Doing vs analysing

Thanks to Piers Young (and the cast of bloggers who make up the chain:Jim McGee, Ole Eichhorn, Ottmar Liebert and Kevin Kelly) for this fascinating anecdote:

The ceramics teacher announced on opening day that he was dividing the class into two groups. All those on the left side of the studio, he said, would be graded solely on the quantity of work they produced, all those on the right solely on its quality. His procedure was simple: on the final day of class he would bring in his bathroom scales and weigh the work of the quantity group: fifty pound of pots rated an A, forty pounds a B, and so on. Those being graded on quality, however, needed to produce only one pot -albeit a perfect one – to get an A. Well, came grading time and a curious fact emerged: the works of highest quality were all produced by the group being graded for quantity. It seems that while the quantity group was busily churning out piles of work – and learning from their mistakes – the quality group had sat theorizing about perfection, and in the end had little more to show for their efforts than grandiose theories and a pile of dead clay.

Following the train of comments in the various blogs, this has been a very inspirational story. Perhaps in part because it challenges a commonly held but often oppressive idea: that we need to analyse before doing. Actually, in complex systems (and being human is complex) it’s vital to try stuff before analysing. (see my entry on Dave Snowden)(Or more subtly, it is a mistake to separate the doing from the analysing).

This also resonates with the fabulous book I’m reading at the moment, Changing Conversations in Organisations by Patricia Shaw. This is such a fantastic book I can’t do it justice here, but essentially Shaw discusses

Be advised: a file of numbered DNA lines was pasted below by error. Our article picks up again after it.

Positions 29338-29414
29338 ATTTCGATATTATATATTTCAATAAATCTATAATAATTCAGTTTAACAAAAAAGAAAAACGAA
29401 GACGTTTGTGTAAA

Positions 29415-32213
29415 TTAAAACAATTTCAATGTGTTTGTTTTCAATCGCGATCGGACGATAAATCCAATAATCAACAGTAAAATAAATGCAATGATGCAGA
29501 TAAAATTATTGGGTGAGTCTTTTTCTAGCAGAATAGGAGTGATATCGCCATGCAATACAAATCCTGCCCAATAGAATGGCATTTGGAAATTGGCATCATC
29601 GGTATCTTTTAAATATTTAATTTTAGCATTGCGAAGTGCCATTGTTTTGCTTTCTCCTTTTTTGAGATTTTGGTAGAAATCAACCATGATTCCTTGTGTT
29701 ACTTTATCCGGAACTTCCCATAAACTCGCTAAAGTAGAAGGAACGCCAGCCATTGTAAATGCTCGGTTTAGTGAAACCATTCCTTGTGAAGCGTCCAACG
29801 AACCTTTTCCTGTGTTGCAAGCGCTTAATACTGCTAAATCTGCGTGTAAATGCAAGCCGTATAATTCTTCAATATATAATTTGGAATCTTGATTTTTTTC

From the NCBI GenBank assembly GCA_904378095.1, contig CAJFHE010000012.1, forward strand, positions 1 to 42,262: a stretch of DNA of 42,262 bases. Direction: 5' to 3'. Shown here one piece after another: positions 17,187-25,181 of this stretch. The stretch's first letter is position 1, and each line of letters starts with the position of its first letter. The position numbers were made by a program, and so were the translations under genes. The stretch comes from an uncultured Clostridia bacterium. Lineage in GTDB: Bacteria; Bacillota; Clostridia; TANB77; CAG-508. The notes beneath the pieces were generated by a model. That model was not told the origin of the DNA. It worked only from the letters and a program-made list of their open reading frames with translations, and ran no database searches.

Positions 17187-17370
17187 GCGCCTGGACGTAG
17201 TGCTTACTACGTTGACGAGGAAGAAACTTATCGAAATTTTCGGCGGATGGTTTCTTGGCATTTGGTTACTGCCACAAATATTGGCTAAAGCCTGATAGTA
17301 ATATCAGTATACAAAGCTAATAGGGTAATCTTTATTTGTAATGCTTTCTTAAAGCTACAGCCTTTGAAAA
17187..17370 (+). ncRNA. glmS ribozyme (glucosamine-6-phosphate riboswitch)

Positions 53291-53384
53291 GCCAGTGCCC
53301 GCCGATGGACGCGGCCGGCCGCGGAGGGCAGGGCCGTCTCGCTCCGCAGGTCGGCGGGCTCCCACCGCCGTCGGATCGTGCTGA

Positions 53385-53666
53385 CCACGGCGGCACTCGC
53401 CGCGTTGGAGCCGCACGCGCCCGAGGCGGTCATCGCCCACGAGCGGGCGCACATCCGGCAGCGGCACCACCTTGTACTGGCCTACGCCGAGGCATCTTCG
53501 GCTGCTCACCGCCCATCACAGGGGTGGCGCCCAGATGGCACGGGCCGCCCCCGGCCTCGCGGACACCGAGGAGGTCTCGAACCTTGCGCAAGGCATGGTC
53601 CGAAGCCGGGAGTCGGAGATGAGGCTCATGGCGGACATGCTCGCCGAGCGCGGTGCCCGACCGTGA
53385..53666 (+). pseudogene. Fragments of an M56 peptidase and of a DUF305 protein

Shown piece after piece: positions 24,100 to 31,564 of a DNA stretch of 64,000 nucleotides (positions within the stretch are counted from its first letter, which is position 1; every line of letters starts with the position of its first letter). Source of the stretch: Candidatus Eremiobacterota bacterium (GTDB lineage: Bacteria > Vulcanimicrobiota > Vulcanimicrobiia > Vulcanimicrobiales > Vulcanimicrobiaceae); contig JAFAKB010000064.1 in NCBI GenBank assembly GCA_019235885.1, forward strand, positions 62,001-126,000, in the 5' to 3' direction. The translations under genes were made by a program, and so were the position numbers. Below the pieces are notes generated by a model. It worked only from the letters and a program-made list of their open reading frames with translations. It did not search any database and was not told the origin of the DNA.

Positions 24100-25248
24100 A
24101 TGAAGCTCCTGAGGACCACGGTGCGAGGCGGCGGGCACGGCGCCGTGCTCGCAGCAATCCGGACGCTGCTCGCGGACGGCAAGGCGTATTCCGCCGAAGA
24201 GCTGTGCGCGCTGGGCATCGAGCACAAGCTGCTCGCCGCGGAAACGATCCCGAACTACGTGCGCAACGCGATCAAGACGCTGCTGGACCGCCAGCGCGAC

(moving from a) thought-before-action, design-before-implementation, systematic, instrumental logic of organizing, towards a paradoxical kind of logic in which we see ourselves as participatingin the self-organizing emergence of meaningful activity from within our disorderly open-ended responsiveness to one another

Shaw is talking about how we talk to each other, the story is about making pots; they’re both about recognising that it is misleading to think we can entirely separate thinking from doing – an insight that may trouble a great many management thinkers. Anyone who loves Improv work (eg me!) wouldn’t bat an eye though.

8 thoughts on “Doing vs analysing

  1. Mathemagenic

    Quality the emerges in action

    I know that I’m not going to catch up with all interesting posts from Internet-cafe, but I’m still trying 🙂 John Moore ( and long chain of others ) point to a quote from Art

    Reply
  2. tonygoodson

    Doing vs Analysing

    The Ourhouse Weblog: Doing vs analysing A great post by John Moore. The ceramics teacher announced on opening day that he was dividing the class into two groups. All those on the left side of the studio, he said, would

    Reply
  3. tonygoodson

    Doing vs Analysing

    The Ourhouse Weblog: Doing vs analysing A great post by John Moore. The ceramics teacher announced on opening day that he was dividing the class into two groups. All those on the left side of the studio, he said, would

    Reply
  4. tonygoodson

    Doing vs Analysing

    The Ourhouse Weblog: Doing vs analysing A great post by John Moore. The ceramics teacher announced on opening day that he was dividing the class into two groups. All those on the left side of the studio, he said, would

    Reply
  5. Monkeymagic

    Quantity vs Quality II

    You can’t entirely separate thinking from doing. But while you can’t divorce them, you can make them sleep in separate rooms.

    Reply
  6. Monkeymagic

    Quantity vs Quality II

    You can’t entirely separate thinking from doing. But while you can’t divorce them, you can make them sleep in separate rooms.

    Reply
  7. Monkeymagic

    Quantity vs Quality II

    You can’t entirely separate thinking from doing. But while you can’t divorce them, you can make them sleep in separate rooms.

    Reply
  8. What's Your Brand Mantra?

    Analysis Paralysis

    Thanks to John Moore (who passed it on from Piers Young and a list of others) for the link to the following story: The ceramics teacher announced on opening day that he was dividing the class into two groups. All

    Reply

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